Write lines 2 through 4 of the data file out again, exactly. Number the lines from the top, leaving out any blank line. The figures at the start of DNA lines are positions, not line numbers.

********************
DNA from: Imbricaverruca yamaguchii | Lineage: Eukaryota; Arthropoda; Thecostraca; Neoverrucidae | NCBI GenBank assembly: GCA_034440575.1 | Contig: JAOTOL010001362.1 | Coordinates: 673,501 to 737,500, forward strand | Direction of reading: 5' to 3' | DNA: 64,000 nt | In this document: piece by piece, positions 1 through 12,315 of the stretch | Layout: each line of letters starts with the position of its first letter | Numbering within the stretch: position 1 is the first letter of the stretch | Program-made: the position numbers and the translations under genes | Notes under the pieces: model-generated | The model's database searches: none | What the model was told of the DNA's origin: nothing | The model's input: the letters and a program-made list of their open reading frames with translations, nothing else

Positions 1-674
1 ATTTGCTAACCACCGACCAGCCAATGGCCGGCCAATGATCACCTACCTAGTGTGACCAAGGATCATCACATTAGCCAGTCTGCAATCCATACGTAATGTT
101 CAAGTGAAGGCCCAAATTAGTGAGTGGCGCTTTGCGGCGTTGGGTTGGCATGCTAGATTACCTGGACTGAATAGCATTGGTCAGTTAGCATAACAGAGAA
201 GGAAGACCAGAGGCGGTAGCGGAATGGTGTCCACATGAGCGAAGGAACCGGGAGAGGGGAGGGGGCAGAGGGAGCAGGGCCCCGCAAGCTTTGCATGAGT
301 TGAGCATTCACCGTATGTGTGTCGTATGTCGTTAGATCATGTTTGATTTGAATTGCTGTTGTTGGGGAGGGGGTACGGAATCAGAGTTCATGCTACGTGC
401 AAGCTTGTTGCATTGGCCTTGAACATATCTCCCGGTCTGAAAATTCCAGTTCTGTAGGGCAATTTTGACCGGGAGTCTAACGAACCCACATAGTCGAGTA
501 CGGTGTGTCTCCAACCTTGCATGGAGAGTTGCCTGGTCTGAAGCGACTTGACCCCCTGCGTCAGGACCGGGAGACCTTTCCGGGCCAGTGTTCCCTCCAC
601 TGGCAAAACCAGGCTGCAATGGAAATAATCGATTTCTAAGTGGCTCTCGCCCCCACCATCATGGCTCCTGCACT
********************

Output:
Positions 1-674
1 ATTTGCTAACCACCGACCAGCCAATGGCCGGCCAATGATCACCTACCTAGTGTGACCAAGGATCATCACATTAGCCAGTCTGCAATCCATACGTAATGTT
101 CAAGTGAAGGCCCAAATTAGTGAGTGGCGCTTTGCGGCGTTGGGTTGGCATGCTAGATTACCTGGACTGAATAGCATTGGTCAGTTAGCATAACAGAGAA